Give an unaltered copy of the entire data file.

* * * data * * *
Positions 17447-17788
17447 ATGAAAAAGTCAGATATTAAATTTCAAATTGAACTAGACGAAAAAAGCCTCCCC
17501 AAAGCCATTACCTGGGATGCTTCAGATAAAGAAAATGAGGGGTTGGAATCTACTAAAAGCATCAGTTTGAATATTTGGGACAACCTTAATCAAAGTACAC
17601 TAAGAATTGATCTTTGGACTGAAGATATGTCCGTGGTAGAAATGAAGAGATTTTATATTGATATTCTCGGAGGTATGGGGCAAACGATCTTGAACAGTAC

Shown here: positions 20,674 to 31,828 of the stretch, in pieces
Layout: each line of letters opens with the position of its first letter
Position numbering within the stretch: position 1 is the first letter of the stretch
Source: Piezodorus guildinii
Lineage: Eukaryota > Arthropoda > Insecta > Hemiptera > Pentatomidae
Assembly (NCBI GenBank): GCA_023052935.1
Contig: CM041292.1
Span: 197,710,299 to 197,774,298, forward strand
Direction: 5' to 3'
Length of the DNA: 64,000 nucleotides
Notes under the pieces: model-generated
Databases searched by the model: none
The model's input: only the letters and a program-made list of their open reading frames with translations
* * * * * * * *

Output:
Positions 17447-17788
17447 ATGAAAAAGTCAGATATTAAATTTCAAATTGAACTAGACGAAAAAAGCCTCCCC
17501 AAAGCCATTACCTGGGATGCTTCAGATAAAGAAAATGAGGGGTTGGAATCTACTAAAAGCATCAGTTTGAATATTTGGGACAACCTTAATCAAAGTACAC
17601 TAAGAATTGATCTTTGGACTGAAGATATGTCCGTGGTAGAAATGAAGAGATTTTATATTGATATTCTCGGAGGTATGGGGCAAACGATCTTGAACAGTAC

Shown here: positions 20,674 to 31,828 of the stretch, in pieces
Layout: each line of letters opens with the position of its first letter
Position numbering within the stretch: position 1 is the first letter of the stretch
Source: Piezodorus guildinii
Lineage: Eukaryota > Arthropoda > Insecta > Hemiptera > Pentatomidae
Assembly (NCBI GenBank): GCA_023052935.1
Contig: CM041292.1
Span: 197,710,299 to 197,774,298, forward strand
Direction: 5' to 3'
Length of the DNA: 64,000 nucleotides
Notes under the pieces: model-generated
Databases searched by the model: none
The model's input: only the letters and a program-made list of their open reading frames with translations